More than 90% employment for UCC graduates

Study finds university supports 15,000 jobs and contributes €850m to economy annually

University College Cork graduates and postgraduates are finding employment at rates of over 90 per cent while the university itself is employing 15,000 and contributing over €850 million to the Irish economy through expenditure and tax payments, a new study has found.

According to a 142-page report to be launched on Monday by UCC president Prof Patrick O’Shea, UCC graduates were achieving employment rates of 94 per cent while UCC postgraduates were achieving employment rates of 95 per cent.

Entitled “The Economic and Societal Impact of University College Cork”, the report also states that UCC’s education programmes are enjoying a first-year retention rate of 93.4 per cent which is “on a par with elite third-level institutions in the US”.

UCC president Prof Patrick O'Shea said it also found that graduates, who remain and work in Ireland, create extra economic value of up to €24.8 million for the economy in the first year after graduation, compared to non-university graduates.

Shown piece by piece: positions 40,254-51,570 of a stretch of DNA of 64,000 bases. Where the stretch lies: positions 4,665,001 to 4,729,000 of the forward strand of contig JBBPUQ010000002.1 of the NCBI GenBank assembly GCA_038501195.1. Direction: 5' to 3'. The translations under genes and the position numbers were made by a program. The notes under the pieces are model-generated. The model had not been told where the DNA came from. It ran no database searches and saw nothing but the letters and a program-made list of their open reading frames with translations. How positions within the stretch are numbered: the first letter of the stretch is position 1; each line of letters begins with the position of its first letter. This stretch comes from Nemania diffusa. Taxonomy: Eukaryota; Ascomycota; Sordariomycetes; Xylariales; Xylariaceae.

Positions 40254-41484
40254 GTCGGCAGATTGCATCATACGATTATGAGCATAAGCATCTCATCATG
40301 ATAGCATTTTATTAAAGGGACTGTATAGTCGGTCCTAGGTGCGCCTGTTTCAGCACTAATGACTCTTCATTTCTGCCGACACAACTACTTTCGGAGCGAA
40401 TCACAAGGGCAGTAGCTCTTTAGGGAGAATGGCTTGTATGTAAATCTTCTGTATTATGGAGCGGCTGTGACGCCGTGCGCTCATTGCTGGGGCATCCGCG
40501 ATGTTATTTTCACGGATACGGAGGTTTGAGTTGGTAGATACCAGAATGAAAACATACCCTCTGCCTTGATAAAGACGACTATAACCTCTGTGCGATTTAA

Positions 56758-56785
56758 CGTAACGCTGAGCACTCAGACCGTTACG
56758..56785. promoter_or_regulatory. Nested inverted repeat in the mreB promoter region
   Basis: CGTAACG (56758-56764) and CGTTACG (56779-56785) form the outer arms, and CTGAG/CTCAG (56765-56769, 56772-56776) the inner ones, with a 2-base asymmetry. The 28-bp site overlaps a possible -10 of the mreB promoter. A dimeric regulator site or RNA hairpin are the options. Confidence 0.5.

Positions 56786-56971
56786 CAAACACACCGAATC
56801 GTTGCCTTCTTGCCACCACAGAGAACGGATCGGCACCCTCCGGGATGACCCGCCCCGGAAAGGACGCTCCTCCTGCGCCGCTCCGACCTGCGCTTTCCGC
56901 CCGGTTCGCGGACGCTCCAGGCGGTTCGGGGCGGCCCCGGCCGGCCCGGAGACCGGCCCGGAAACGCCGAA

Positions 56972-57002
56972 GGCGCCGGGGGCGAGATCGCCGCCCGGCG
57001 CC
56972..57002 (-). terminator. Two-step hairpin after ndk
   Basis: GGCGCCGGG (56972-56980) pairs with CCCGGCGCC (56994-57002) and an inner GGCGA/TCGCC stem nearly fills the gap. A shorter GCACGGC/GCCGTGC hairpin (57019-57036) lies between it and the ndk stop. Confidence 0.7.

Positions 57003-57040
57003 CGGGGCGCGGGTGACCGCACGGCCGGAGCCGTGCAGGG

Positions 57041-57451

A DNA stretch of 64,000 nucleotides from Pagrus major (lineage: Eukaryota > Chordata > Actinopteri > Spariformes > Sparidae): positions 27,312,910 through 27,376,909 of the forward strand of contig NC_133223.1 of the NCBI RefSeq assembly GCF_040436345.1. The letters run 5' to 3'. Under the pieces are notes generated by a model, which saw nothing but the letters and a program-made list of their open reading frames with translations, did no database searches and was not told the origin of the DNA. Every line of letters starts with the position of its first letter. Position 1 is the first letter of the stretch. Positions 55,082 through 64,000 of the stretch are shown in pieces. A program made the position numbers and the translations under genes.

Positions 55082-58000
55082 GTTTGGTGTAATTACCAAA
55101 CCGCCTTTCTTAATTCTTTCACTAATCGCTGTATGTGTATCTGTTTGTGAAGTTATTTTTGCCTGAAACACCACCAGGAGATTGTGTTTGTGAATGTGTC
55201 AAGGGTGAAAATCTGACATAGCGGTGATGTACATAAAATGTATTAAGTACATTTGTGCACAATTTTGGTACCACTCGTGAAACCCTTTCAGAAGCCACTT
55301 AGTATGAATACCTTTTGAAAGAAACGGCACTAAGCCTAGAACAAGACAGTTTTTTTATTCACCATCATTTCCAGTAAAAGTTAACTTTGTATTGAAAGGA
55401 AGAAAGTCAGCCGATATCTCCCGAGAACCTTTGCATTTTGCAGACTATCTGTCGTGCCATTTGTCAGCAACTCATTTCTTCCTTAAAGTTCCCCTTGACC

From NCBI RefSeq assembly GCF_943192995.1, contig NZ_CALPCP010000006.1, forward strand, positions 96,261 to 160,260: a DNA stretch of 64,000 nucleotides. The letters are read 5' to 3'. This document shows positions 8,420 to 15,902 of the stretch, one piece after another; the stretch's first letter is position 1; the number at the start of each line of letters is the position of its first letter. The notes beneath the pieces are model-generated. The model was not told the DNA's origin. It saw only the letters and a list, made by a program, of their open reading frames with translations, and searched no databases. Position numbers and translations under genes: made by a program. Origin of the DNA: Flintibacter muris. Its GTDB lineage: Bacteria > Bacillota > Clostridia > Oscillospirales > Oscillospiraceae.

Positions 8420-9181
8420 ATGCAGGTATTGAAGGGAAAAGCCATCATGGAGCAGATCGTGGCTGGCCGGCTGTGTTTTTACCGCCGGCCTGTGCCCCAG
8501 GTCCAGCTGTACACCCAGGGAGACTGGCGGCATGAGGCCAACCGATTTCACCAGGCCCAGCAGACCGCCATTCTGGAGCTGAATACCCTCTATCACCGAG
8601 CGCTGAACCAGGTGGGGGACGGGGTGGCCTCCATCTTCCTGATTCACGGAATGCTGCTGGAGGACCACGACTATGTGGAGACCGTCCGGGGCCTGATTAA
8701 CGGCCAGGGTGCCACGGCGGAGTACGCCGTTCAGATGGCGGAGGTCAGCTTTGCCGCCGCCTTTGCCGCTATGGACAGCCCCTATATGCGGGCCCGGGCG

Supports jobs

The study, by Prof Mark Hutchinson and David Hogan of Cork University Business School, also found that UCC supports 14,708 jobs on an annual basis which equates to approximately 1 in every 15 jobs in Cork city and county, thus highlighting the university's importance to the local economy.

It found UCC’s economic impact amounted to €853 million per annum – or €2.3 million per day – composed of an annual expenditure of €728 million and annual contribution through taxes and social insurance of €125 million, a return of €5.68 to the Irish economy for every €1 of State funding.

Looking ahead, Prof O’Shea said that the report, which took 2016 as its year of reference and took six months to complete, predicts that UCC’s €241 million development plan, spanning the years 2017 to 2022, will support a further 11,482 full time jobs.

The approved development plan alone, which excludes key strategic projects such as the new business school at the former Permanent TSB building on Lapp's Quay in the city centre, will impact positively on the local economy to the tune of €446 million, he said.

Barry Roche

Barry Roche

Barry Roche is Southern Correspondent of The Irish Times